Indeed, an organization developing a job training program might look at macroeconomic conditions to determine the total potential market size for an intervention. But unless that intervention covers a large enough geography to significantly influence over all employment (which is rarely the case) the more useful information is the micro, “small data” that an agency collects itself.

I think about so-called big data, like Census indicators, as providing the context for an intervention. It’s the market data that develops the case for action. But once that decision to act is in place, there’s little left for big contextual data to inform.

The more pressing questions, like is this program working and how do I increase impact, cannot be answered by large public databases. Instead the focus needs to be on developing analytical capacity and program specific data collection feedback loops that capture relevant indicators on an iterative basis.

Yet our current obsession with big data and trivial infographics obscures the real promise of an analytically oriented social sector for soundbites and graph porn.

If we want to tackle the big problems, we need organizations to be able to collect and analyze small data sets relevant to their own work. Our wrongheaded focus on large scale data for the sake of seeming analytical obfuscates the real opportunities data affords.

The reasonable consequences of our unreasonable expectations

Organizations are often tasked with making bold predictions about future achievement. But as the 10 Year Plan to End Homelessness illustrates, most of the predictions we make in the social sector are based on hope and little else.

Good predictions are based on sound models and historical data. And before you think the concept of modeling is too technical or outside the realm of the social sector, I would argue that every organization has a model. It’s called a theory of change.

Publicly traded companies make revenue predictions that investors analyze to determine whether to buy, hold, or dump stock. Social sector agencies are similarly asked to make predictions about what changes they are going to create in the world and how they are going to do it.

Companies have a lot to lose when they fail to meet projected targets. Analysts rip companies apart and investors lose confidence not only in companies’ predictive abilities, but in management and future viability as well.

But in the social sector we are rarely evaluated based on our predictions. As a result we shoot for the moon, hit the dirt, and call it a success. And while all this unreasonable ambition sounds good, and makes for catchy campaign titles, does it help us advance public welfare?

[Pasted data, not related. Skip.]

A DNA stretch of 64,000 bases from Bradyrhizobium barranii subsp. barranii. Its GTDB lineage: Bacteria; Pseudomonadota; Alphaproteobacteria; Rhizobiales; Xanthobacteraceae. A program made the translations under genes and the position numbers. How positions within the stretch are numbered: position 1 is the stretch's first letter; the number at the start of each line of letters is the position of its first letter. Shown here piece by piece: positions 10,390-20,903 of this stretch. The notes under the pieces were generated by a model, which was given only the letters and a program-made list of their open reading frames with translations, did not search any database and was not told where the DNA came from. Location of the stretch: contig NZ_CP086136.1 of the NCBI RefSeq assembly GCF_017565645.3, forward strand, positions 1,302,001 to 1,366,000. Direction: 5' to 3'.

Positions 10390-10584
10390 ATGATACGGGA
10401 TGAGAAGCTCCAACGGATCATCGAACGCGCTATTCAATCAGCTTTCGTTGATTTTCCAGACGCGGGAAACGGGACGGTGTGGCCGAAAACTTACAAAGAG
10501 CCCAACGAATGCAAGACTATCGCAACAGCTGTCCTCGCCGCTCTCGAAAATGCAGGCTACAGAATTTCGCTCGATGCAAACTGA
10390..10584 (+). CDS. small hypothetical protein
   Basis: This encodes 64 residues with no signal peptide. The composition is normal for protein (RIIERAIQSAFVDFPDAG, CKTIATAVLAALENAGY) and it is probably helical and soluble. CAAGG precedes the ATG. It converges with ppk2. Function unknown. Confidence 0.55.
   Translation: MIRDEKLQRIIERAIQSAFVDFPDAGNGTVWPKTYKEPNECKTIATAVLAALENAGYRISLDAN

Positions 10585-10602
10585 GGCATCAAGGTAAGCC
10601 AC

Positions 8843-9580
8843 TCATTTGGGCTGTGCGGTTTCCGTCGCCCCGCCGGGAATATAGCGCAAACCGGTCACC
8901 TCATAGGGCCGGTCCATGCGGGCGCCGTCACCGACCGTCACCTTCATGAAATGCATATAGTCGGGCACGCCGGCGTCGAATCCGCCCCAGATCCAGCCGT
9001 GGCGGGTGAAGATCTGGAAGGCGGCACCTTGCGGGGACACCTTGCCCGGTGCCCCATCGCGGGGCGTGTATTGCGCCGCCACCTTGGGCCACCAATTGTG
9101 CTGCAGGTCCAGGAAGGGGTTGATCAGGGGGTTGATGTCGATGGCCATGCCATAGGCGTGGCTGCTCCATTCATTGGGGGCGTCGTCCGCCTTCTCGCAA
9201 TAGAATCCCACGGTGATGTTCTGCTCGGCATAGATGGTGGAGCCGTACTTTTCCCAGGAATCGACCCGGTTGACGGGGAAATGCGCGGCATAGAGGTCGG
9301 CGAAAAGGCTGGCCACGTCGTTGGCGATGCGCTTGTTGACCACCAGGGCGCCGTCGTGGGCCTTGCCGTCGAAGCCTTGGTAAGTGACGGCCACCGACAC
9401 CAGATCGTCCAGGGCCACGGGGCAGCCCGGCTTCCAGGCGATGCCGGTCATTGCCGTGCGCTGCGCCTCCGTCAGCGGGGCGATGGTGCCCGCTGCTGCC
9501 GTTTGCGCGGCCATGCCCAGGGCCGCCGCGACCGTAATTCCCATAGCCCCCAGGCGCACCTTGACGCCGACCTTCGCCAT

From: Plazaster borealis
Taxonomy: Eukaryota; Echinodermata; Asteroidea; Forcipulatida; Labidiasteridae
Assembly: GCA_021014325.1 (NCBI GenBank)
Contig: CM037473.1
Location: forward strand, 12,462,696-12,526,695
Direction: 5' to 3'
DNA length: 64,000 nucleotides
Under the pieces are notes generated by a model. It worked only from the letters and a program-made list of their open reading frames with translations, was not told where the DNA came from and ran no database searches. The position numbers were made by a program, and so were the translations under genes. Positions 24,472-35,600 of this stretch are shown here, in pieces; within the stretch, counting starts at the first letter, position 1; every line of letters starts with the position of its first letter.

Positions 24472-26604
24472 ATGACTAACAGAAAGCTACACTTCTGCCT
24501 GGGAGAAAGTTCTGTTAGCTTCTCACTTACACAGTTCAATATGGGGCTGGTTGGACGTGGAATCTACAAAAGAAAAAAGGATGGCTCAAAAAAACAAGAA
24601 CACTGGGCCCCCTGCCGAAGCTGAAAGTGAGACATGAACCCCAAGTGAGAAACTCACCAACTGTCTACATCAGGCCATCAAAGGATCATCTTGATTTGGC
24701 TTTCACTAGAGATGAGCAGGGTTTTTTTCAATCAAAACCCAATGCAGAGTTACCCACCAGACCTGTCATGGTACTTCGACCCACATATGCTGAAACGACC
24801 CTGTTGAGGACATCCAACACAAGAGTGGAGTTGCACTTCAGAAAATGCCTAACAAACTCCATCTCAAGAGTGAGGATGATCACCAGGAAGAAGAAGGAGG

Our outlandishly high expectations and horribly unfounded predictions undermine donors’ faith in our ability to create real social change. Indeed, it’s seems an unspoken truth of the social sector is that if your theory of change doesn’t draw a straight line between your local intervention and world peace, then you’re just not doing it right.

What’s wrong with setting reasonable objectives? Why not have a theory of change that relates what you do to what you can actually accomplish; instead of relating what you do to some fantastical notion of what you wish might happen?

Instead of spinning increasingly more ludicrous stories, we’d be better served aiming lower and actually hitting our targets. That way we could accurately account for what we do, measure our impact, and iterate on our interventions.

The byproduct of reasoned predictions based on realistic theories of change would be something far better than stories that make donor’s hearts swell. We’d have stories people could actually believe.

Interview on Social Velocity

Non-profit consultant Nell Edgington was kind enough to interview me for her Social Velocity blog yesterday.

She asked some interesting questions about what comprises good evaluation, how to make evaluation accessible and affordable for organizations of all sizes, and what role government plays in social sector innovation and combating poverty.

The common thread throughout the interview is that the focus of evaluation needs to transition from a grading system used by would-be donors to a tool that helps organizations increase social outcomes. You can check out the interview on Social Velocity here.